The name of Uffenbach is known. and thus his labour brought him apA magistrate, Von Uffenbach, lived at plause and estimation. A second that time in good repute. He had work would, therefore, be the more been in Italy, had applied himself dangerous for him. He wrote The particularly to music, sung an agree. only True Religion, a book which had able tenor; and as he had brought for its object to promote toleration, back with him a fine collection of especially between Lutherans and music, concerts and oratorios used Calvinists. By this he got into con- . to be performed at his house. Now, troversy with the Theologians, and a as he sung in these himself, and fa- Dr Benner of Giessen wrote particuvoured musicians, it was thought not larly against him. Von Loen analtogether worthy of his station ; and swered; the controversy became viothe invited guests, as well as the other lent and personal, and the unpleasantneighbours, permitted themselves many ness springing from it led the author jocose remarks on the subject. to accept the place of President at
I remember, moreover, a Baron Von Lingen, which Frederick II. offered Hackel, a rich nobleman, who being him, thinking he discerned in him an married but childless, inhabited à enlightened man, not disinclined to handsome house in the Antoniusgasse, the novelties which had already gone furnished with all the appurtenances much further in France, and one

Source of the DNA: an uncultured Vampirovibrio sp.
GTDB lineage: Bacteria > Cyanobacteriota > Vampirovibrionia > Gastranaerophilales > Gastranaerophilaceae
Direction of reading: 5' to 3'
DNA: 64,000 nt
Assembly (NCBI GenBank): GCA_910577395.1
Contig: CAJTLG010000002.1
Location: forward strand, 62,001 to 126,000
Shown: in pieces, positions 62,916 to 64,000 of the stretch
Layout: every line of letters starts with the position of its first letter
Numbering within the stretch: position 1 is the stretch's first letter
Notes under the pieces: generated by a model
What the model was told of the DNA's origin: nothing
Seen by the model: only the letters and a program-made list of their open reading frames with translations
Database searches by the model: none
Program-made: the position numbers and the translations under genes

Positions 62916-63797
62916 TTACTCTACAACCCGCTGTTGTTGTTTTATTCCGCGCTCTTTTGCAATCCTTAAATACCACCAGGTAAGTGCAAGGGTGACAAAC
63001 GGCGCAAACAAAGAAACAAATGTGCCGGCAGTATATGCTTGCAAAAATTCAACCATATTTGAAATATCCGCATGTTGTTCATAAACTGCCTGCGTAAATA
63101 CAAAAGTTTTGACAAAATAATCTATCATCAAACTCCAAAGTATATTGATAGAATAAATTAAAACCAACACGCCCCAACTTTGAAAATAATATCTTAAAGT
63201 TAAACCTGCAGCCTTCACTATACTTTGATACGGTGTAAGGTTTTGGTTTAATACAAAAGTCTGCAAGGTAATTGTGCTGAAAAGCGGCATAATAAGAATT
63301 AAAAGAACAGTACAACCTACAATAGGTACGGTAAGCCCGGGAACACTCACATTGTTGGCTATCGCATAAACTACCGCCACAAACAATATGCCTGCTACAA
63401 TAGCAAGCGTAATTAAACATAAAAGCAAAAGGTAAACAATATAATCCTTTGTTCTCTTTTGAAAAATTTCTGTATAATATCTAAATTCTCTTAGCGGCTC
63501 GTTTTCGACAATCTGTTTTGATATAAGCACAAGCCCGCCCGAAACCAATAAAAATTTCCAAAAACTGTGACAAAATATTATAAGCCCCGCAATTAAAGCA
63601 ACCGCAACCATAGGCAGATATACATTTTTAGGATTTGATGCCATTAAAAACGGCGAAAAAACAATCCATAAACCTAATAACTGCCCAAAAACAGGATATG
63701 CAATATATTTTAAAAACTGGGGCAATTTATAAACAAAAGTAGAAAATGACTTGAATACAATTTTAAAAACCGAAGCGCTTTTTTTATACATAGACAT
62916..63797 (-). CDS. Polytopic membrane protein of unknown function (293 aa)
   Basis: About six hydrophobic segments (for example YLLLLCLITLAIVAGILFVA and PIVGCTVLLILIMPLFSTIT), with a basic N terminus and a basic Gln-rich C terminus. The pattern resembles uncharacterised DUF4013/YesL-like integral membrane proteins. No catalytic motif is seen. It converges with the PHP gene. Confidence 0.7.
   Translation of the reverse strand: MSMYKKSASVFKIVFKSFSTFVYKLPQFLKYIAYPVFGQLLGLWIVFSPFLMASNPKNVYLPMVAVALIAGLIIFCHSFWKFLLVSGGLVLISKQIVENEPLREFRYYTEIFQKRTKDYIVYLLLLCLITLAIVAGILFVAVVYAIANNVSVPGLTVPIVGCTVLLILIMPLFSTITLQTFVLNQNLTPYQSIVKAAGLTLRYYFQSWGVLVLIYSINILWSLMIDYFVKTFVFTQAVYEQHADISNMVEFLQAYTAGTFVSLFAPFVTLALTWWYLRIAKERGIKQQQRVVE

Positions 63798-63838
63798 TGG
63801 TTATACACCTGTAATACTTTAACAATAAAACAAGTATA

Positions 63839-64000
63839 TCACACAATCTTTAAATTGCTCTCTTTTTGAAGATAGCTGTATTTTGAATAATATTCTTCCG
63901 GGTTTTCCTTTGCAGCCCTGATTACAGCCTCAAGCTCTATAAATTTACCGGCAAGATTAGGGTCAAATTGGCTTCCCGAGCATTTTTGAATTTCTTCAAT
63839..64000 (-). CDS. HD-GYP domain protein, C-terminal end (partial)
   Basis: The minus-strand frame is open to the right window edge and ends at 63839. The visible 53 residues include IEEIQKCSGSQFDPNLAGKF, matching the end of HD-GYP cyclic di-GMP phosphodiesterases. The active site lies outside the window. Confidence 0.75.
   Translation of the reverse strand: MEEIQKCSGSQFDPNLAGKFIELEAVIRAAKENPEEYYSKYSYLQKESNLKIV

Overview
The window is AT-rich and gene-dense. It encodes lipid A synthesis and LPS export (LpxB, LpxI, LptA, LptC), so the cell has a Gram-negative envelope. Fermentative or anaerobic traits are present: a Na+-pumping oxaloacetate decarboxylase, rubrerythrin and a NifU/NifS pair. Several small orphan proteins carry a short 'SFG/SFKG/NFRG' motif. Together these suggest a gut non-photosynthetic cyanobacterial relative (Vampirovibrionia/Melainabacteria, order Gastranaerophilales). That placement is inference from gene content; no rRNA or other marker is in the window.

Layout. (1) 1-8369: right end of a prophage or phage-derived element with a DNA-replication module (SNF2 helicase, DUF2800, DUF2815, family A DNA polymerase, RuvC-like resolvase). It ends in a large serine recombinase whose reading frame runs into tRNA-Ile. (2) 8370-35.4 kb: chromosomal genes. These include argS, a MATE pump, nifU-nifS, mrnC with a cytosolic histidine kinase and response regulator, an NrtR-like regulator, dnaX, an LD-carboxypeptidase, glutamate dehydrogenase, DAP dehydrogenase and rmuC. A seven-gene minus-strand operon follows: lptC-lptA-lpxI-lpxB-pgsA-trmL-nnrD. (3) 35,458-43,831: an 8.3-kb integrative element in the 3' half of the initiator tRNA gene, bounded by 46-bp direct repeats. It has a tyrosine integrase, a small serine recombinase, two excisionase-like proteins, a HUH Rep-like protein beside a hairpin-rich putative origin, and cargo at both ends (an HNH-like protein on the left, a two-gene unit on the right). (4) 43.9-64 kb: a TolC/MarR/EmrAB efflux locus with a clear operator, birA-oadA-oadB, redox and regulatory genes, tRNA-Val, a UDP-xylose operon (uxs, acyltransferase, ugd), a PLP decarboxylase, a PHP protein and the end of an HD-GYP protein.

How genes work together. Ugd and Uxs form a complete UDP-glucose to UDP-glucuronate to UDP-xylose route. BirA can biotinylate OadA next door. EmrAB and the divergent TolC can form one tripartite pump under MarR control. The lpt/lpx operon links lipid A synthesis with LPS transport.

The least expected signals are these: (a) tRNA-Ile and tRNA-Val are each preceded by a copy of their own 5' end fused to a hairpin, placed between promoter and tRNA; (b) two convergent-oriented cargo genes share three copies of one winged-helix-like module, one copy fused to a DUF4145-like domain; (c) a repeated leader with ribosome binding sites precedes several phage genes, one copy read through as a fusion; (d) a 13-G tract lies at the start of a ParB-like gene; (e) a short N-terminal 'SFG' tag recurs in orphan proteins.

free of a dignified existence. He also pos- from prejudices. His former fellowsessed good pictures, engravings, anti- townsmen, whom he had left in some quities, and much else which usually anger, maintained that he was not accumulates in the hands of collectors contented there, nay, could not be so, and amateurs. From time to time he because a place like Lingen bore no invited the more distinguished persons comparison to Frankfort. My father to dinner, and was beneficent in a also doubted the happiness of the Prethoughtful way of his own, clothing the sident, and asserted that his good uncle poor in his house, but retaining their would have done better not to connect
himself with the King, because it was last century, spread from above downin general dangerous to come too near wards in so many ways, and broke him, extraordinary prince as beyond out in results so unexpected. doubt he was.
For it had been seen There was also no want of lovers how ignominiously the celebrated of antiquity. There were cabinets of Voltaire had been arrested in Frank- pictures, collections of engravings; and fort at the requisition of the Prussian especially old curiosities of our own resident Freitag, though beforehand country were zealously sought and he had stood so high in favour, and hoarded. The older enactments and been regarded as the King's instruc- mandates of the imperial city, of which tor in French poetry.